Art is a reflection of life and exploration of the soul for Supriyo Som. He calls for more online and offline exhibitions to increase awareness and appreciation about art in society.
He showcased ten of his water colour paintings at Chitra Santhe this year, and is already planning for next year’s exhibition – which he hopes will be offline as well. His works are priced from Rs 5,000 to Rs 10,000.
Though the coronavirus pandemic led to many of his exhibition plans being canceled, Supriyo kept himself busy with his artworks. He was able to participate in online exhibitions from the convenience of his home.
“Yet, I miss the 'physical' exhibitions, because people get more interested in the artworks and interact with the artist. Online, all the paintings look the same, whether they are big or small,” Supriyo observes.
“My advice to aspiring artists is to do a lot of good work and show your paintings to audiences,” he suggests.
“For me, art is a form of divine blessing. It flows through the artist and gets a physical form to enrich our life towards progress. As an artist, my work is to keep the path transparent,” Koyel Maji poetically explains.
Completing a painting itself is a form of success. “I enjoy the journey of each painting. Gradually, when it comes close to the end, I feel extreme joy – that is success for me,” she describes.
Rather than just thinking about art, she feels art should be incorporated in the way we live our lives and look around us. “Art is a special subject, and we should practice art in our day-to-day activity. If we can awaken the artist inside us, art appreciation will improve automatically,” Koyel recommends.
At Chitra Santhe, she displayed her Mystic series of acrylic paintings on canvas. The artworks are priced from Rs 40,000 to Rs 45,000.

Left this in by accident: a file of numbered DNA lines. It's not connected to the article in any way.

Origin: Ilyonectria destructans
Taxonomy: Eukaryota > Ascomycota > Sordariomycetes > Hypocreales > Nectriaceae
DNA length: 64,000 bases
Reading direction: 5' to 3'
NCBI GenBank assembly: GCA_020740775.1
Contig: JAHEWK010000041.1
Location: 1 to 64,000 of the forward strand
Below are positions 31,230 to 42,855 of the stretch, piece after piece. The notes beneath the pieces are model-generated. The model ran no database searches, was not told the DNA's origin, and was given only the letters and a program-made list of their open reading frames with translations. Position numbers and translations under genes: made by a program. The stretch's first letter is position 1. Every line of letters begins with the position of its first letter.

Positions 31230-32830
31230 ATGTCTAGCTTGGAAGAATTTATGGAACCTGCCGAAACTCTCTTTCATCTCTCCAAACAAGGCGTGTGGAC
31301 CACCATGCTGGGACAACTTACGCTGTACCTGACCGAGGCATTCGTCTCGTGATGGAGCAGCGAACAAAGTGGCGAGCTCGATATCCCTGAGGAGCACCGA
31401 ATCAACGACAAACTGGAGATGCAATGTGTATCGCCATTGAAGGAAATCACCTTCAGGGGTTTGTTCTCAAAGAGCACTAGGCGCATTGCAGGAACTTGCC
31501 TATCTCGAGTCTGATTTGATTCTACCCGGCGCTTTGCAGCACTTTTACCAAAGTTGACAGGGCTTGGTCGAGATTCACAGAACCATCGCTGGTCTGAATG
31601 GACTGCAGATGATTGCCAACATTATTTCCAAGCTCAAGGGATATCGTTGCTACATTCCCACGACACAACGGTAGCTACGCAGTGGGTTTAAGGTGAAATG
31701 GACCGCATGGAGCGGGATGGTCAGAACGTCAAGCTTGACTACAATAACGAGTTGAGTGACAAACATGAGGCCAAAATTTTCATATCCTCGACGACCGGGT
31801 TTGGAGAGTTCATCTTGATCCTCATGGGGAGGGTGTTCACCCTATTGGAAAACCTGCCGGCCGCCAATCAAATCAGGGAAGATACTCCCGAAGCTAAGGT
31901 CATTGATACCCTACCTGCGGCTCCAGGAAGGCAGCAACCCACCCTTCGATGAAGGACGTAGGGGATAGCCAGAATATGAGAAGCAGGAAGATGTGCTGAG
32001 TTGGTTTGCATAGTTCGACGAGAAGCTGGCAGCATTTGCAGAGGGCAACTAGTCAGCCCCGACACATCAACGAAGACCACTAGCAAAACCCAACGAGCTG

“In each painting, the lotus – which travels the distance from dark to light – is my main object. It represents the journey of a soul,” she describes.
“While I was searching for the concept for a long time, it suddenly came to me as an intuition,” Koyel recalls. She then sketched it and developed it into a full painting. “Once the process was finished, the full series also came out with ease,” she adds.
The pandemic was a tough time, but she kept her spirits high. “During the COVID-19 lockdown, I was first worried and disturbed. But after a few days, I started engaging myself with a little creative work. Gradually, it became a very positive and big creative spell,” Koyel recalls.
The biggest advantage of an online exhibition for her is to get the chance to visit so many artworks together so many times on a single platform. “The missing part is the environment of the exhibition hall, the various colours, and the smell of paints,” she laments.
“I was especially missing the face-to-face exchange of thoughts and ideas with viewers and fellow artists,” Koyel adds.
She also offers advice for aspiring artists. “If you are an artist, then don’t limit yourself to only artistic object creation. Spread the beauty of art through your way of living life,” Koyel signs off.
Now, what have you done today to pause in your busy schedule and find new avenues to explore your inner creativity?
See also the YourStory pocketbook ‘Proverbs and Quotes for Entrepreneurs: A World of Inspiration for Startups,’ accessible as apps for Apple and Android devices.
Edited by Megha Reddy